2016 Arena Pro Swim Series – Charlotte: Day 2 Finals Live Recap

2016 ARENA PRO SWIM SERIES – CHARLOTTE

The 2nd night at the 2016 Arena Pro Swim Series – Charlotte, and the first full night of action after distance races on Thursday, will feature 5 events for each gender, including the non-Olympic 50 backstrokes. The highlights of the evening are expected to be the women’s 100 breaststroke and 100 fly. In the former, American Record holder Lilly King and Pan Ams champion Katie Meili will lead Olympic finalist Alia Atkinson and two of Canada’s best Rachel Nicol and Kierra Smith, among a host of other stars.

WOMEN’S 200 FREESTYLE – Finals

  1. Leah Smith, Virginia – 1:57.26
  2. Taylor Ruck, Canada – 1:58.84
  3. Siobhan Haughey, Michigan – 1:58.90

After a lifetime best in prelims of the women’s 200 free, U.S. National Teamer, and University of Virginia senior-to-be, Leah Smith did so again in finals with a 1:57.26. That’s a .16 second improvement over her morning swim.

Smith has a penchant for charging hard in early heats of her races, and while that approach is overkill at a meet like this, where she would’ve finaled either way, this swim shows that she’s honing the ability to master multiple rounds – a necessity at the Olympic Trials for sure, and perhaps at the Olympic Games if its in the cards.

15-year old Canadian Taylor Ruck, who is officially a part of Canada’s Olympic Team as an alternate for the 800 free relay, but could be battling for a 400 spot as well, took 2nd in 1:58.85. That’s among her top 5 personal best times in the event.

Overall, aside form the top 2, this A-final had a very Big Ten feel to it. Three swimmers hailed from the University of Michigan (Siobhan Haughey, 3rd – 1:58.90, Rose Bi , 5th– 1:59.73, and G Ryan, 8th – 2:03.40); with Indiana postgrad Lindsay Vrooman placing 4th (1:59.65) and Ohio State post-grad Alex Norris taking 7th (2:02.32). In and among them was Smith’s Virginia teammate Jen Marrkand at 6th in 2:00.50.

National Junior Teamer and Stanford  Katie Drabot won the B-Final in 2:00.24.

MEN’S 200 FREESTYLE – Finals

  1. Conor Dwyer, Trojan – 1:46.68
  2. Zane Grothe, Badger Swim Club – 1:48.22
  3. Anders Lie Nielsen, Michigan – 1:49.18

Conor Dwyer, who’s coming down to Charlotte from an extended stay at altitude in Colorado Springs,  reaped the rewards of his time spent in the mountains. He won the men’s 200 free in 1:46.68 – a second-and-a-half clear of the field.

That time is the second-best of Dwyer’s career outside of major championship meets – with the best being his swim at the PSS stop in Mesa in April.

Zane Grothe, a contender for the American relay in this event, placed 2nd in 1:48.22, and Danish swimmer Anders Nielsen was 3rd in 1:49.18.

WOMEN’S 100 BREASTSTROKE – Finals

  1. Lilly King, Indiana – 1:05.73
  2. Katie Meili, SwimMAC – 1:06.54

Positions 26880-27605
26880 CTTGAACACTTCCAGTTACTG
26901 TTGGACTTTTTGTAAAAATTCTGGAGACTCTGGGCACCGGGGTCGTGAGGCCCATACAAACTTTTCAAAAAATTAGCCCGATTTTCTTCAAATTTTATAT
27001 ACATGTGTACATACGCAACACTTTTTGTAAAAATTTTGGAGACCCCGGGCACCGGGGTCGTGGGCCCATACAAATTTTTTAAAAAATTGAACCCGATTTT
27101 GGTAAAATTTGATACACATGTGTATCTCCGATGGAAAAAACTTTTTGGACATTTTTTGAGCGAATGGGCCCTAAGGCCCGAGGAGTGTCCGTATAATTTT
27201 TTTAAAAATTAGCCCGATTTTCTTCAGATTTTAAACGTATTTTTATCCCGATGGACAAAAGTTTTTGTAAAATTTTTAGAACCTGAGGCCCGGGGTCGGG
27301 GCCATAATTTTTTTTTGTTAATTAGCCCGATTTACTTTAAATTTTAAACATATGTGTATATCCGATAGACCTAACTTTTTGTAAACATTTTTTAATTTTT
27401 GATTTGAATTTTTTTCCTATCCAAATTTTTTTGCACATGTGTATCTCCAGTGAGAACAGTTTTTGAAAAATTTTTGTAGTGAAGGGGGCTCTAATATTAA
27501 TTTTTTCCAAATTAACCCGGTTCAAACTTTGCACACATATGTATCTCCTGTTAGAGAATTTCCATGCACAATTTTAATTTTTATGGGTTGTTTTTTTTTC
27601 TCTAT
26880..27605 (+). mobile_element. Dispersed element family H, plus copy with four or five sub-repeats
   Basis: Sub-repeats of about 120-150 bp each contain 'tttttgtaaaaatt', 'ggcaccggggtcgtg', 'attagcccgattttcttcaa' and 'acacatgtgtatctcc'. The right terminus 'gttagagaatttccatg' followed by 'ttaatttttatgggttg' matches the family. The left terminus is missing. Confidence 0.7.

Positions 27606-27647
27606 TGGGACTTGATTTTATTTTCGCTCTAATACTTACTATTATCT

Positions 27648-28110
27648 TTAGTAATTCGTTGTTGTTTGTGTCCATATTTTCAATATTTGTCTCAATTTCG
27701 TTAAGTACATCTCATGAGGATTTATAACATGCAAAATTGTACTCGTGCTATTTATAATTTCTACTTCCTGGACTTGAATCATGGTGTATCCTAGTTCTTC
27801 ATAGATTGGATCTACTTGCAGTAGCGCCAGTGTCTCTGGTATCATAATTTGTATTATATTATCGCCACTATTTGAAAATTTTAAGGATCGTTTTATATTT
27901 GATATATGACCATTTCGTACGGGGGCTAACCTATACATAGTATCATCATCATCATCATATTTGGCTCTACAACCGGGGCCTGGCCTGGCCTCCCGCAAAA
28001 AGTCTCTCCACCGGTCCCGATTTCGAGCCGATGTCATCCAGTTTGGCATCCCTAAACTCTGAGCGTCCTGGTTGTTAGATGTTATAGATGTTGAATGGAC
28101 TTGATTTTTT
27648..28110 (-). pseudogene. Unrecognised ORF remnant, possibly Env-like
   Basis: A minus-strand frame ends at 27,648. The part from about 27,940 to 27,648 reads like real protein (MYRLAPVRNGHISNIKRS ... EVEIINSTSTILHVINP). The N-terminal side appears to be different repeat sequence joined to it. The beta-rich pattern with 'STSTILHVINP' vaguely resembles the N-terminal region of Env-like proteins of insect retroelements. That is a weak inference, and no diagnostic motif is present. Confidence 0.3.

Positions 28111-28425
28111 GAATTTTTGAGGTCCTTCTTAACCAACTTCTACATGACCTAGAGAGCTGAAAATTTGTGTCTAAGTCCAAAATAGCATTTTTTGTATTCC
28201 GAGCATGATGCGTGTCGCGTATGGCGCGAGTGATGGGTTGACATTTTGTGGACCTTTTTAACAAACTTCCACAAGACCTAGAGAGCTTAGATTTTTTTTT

3. Alia Atkinson, Jamaica/SOFL – 1:07.81

After crushing American Records in the 100 yard and 200 yard breaststrokes at NCAAs, Lilly King knocked seven-tenths of a second from her lifetime best in long course to win in 1:05.73.

That makes her the fastest American in the event this year (half-a-second better than Molly Hannis), and #2 in the world.

2015-2016 LCM Women 100 BREAST

LillyUSA
KING
08/08
1.04.93*OR
2Yulia
EFIMOVA
RUS1.05.5008/08
3Katie
MEILI
USA1.05.6908/08
4Ruta
MEILUTYTE
LTU1.05.8203/11
5Alia
ATKINSON
JAM1.05.9311/06
View Top 26»

MEN’S 100 BREASTSTROKE – Finals

  1. Cody Miller, Badger Swim Club – 1:00.66
  2. Miguel De Lara Ojda, Mexico – 1:00.99
  3. Youssef El Kamash, Grand Canyon University – 1:01.39

After being absent from the last stop of the Pro Swim Series in Mesa, which overall was a dearth of male breaststrokers, Cody Miller returned in Charlotte to win the 100 in 1:00.66. In the process, he beat out the winner of that Mesa meet, Youssef El Kamash, who was 3rd in 1:01.39.

In between the two came Miguel de Lara Ojeda of Mexico. He’s one of 21 Mexican swimmers using this meet as a last-ditch effort to qualify for this summer’s Olympics after Mexico cancelled their Olympic Trials event over the riff with FINA.

With the FINA “A” standard as a target, however, Ojda came up four-tenths short in 1:00.99.

WOMEN’S 50 BACKSTROKE – Finals

  1. Ali Deloof, Michigan – 28.03
  2. Kylie Masse, Canada – 28.11
  3. Kirsty Coventry, Zimbabwe/SwimMAC – 28.24

In the non-Olympic women’s 50 backstroke, Michigan’s Ali DeLoof, who just completed her final year of eligibility in March, won in 28.03.

She beat out Canadian Kylie Masse, who after a breakout season that included a National Record was named the CIS (Canadian Interuniversity Sport) Female Athlete of the Year across all sports.

Veteran Kirsty Coventry, who trains with the home team SwimMAC, took 3rd in 28.24.

MEN’S 50 BACKSTROKE – Finals

  1. Bryce Bohman, Unattached-West Virginia – 25.60
  2. Paul Le, Missouri State – 25.75
  3. Bob Glover, Indiana – 25.84

Bryce Bohman won the men’s 50 backstroke in 25.60, beating out a pair of college standouts Paul Le (25.75) and Bob Glover (25.84).

The race also featured Arkady Vyatchanin in 5th place with a 26.13. That is Vyatchanin’s first result since news broke last week that he was not cleared by FINA to change his sporting nationality from Russian to Serbian for the 2016 Summer Olympics.